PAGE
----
Born Nachem Malek, he published more than 30 books, including novels, biographies and works of nonfiction, and twice won the Pulitzer Prize: for The Armies of the Night (1968) and The Executioner’s Song (1979).
The New York Times notes in an obituary:
“At different points in his life Mr. Mailer was a prodigious drinker and drug taker, a womanizer, a devoted family man, a would-be politician who ran for mayor of New York, a hipster existentialist, an antiwar protester, an opponent of women’s liberation and an all-purpose feuder and short-fused brawler, who with the slightest provocation would happily engage in head-butting, arm-wrestling and random punch-throwing. Boxing obsessed him and inspired some of his best writing. Any time he met a critic or a reviewer, even a friendly one, he would put up his fists and drop into a crouch.”
Three years ago, Margo Hammond, books editor of The St. Petersburg Times, spoke to Mailer on the phone:
In “The Spooky Art” you refer to the need for young writers to pick themselves clean of the bad prose in bad books and in newspapers, and, of course, there are scads of examples of both. But what about the novelists who worked as journalists when they were young — Gabriel Garcia Marquez and Ernest Hemingway, for example. Was there anything about their journalism training that helped them write better novels?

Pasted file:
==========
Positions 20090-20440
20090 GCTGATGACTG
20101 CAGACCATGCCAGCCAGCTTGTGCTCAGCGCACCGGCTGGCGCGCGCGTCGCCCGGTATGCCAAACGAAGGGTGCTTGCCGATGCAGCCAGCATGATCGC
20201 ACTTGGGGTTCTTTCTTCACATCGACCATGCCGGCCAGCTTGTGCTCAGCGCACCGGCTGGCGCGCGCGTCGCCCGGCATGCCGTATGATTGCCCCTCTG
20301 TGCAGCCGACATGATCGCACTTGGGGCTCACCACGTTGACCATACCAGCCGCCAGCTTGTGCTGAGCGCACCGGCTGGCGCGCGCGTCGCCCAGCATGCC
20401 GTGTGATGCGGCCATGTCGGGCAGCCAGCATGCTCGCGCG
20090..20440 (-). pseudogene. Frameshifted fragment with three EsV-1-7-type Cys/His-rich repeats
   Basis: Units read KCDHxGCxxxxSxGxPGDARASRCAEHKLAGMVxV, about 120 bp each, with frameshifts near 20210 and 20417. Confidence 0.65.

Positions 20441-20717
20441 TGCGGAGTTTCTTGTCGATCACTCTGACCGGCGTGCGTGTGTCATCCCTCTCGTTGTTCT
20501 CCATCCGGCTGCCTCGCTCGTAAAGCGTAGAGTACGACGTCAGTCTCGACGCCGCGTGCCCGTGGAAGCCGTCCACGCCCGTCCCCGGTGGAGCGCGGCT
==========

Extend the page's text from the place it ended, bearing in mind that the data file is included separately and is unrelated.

Mailer: Every piece of literary advice ends up to be a generalization. Hemingway got something wonderful out of journalism and it shows in his novels. Yes, one of the greatest American novelists of all time was, indeed, a journalist. But generally speaking journalism is sloppy writing, and unless you have a real talent, it can injure you to write too quickly, come to too many conclusions. It’s frantic and hysterical.
By the way, newsrooms these days all sound like you’re in a monastery. All the computers are so silent. I miss the old days. Lots of journalism writing is bad because the pressure of being a good writer is not the first talent you need to be a good journalist. The first talent you need is the emotional readiness to introduce yourself to strangers and pick their brains.
But is there anything about journalism that helps the novelist?
The thing about journalists is that they learn about a lot of people in a hurry. Less good is that the experience is very rarely existential. By existential I mean that you don’t know how it’s going to turn out. If you’re doing it on spec, then it’s very existential. But if you’re working for a newspaper and you know it’ll be printed no matter what, then you learn a lot, but it doesn’t bite deep. Experiences you can’t control teach you a lot — the others just skim the top.
Link via Poynter
Photograph by Carl Van Vechten, shot in 1948, courtesy Wikipedia
Also read: Michiko Kakutani on Mailer
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